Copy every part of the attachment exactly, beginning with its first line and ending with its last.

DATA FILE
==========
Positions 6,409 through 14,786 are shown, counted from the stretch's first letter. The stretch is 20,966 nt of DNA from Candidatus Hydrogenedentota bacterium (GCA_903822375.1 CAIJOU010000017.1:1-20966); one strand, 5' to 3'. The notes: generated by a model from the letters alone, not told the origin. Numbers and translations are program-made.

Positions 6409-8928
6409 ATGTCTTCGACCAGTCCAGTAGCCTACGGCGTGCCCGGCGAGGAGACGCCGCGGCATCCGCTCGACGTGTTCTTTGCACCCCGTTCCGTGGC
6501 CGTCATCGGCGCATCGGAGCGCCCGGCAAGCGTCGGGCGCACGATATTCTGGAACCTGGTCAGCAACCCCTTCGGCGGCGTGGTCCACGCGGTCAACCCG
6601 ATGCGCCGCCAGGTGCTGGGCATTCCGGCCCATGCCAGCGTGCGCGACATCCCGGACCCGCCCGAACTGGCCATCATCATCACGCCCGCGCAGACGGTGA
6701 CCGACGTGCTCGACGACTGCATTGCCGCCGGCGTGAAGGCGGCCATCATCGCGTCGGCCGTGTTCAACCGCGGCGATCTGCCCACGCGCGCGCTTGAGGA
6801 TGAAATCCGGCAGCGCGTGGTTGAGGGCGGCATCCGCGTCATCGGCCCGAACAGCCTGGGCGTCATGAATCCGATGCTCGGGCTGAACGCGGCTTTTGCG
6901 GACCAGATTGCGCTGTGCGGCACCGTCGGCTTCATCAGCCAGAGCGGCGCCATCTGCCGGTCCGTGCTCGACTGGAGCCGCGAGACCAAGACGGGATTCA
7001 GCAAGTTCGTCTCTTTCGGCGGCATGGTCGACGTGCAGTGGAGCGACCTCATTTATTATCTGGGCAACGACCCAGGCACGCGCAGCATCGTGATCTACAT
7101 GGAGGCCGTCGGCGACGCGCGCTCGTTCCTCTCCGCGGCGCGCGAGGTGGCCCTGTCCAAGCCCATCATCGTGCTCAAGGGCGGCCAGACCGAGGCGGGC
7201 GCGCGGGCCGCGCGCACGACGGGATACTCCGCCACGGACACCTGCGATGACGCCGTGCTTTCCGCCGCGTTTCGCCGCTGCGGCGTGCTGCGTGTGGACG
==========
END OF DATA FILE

Positions 6,409 through 14,786 are shown, counted from the stretch's first letter. The stretch is 20,966 nt of DNA from Candidatus Hydrogenedentota bacterium (GCA_903822375.1 CAIJOU010000017.1:1-20966); one strand, 5' to 3'. The notes: generated by a model from the letters alone, not told the origin. Numbers and translations are program-made.

Positions 6409-8928
6409 ATGTCTTCGACCAGTCCAGTAGCCTACGGCGTGCCCGGCGAGGAGACGCCGCGGCATCCGCTCGACGTGTTCTTTGCACCCCGTTCCGTGGC
6501 CGTCATCGGCGCATCGGAGCGCCCGGCAAGCGTCGGGCGCACGATATTCTGGAACCTGGTCAGCAACCCCTTCGGCGGCGTGGTCCACGCGGTCAACCCG
6601 ATGCGCCGCCAGGTGCTGGGCATTCCGGCCCATGCCAGCGTGCGCGACATCCCGGACCCGCCCGAACTGGCCATCATCATCACGCCCGCGCAGACGGTGA
6701 CCGACGTGCTCGACGACTGCATTGCCGCCGGCGTGAAGGCGGCCATCATCGCGTCGGCCGTGTTCAACCGCGGCGATCTGCCCACGCGCGCGCTTGAGGA
6801 TGAAATCCGGCAGCGCGTGGTTGAGGGCGGCATCCGCGTCATCGGCCCGAACAGCCTGGGCGTCATGAATCCGATGCTCGGGCTGAACGCGGCTTTTGCG
6901 GACCAGATTGCGCTGTGCGGCACCGTCGGCTTCATCAGCCAGAGCGGCGCCATCTGCCGGTCCGTGCTCGACTGGAGCCGCGAGACCAAGACGGGATTCA
7001 GCAAGTTCGTCTCTTTCGGCGGCATGGTCGACGTGCAGTGGAGCGACCTCATTTATTATCTGGGCAACGACCCAGGCACGCGCAGCATCGTGATCTACAT
7101 GGAGGCCGTCGGCGACGCGCGCTCGTTCCTCTCCGCGGCGCGCGAGGTGGCCCTGTCCAAGCCCATCATCGTGCTCAAGGGCGGCCAGACCGAGGCGGGC
7201 GCGCGGGCCGCGCGCACGACGGGATACTCCGCCACGGACACCTGCGATGACGCCGTGCTTTCCGCCGCGTTTCGCCGCTGCGGCGTGCTGCGTGTGGACG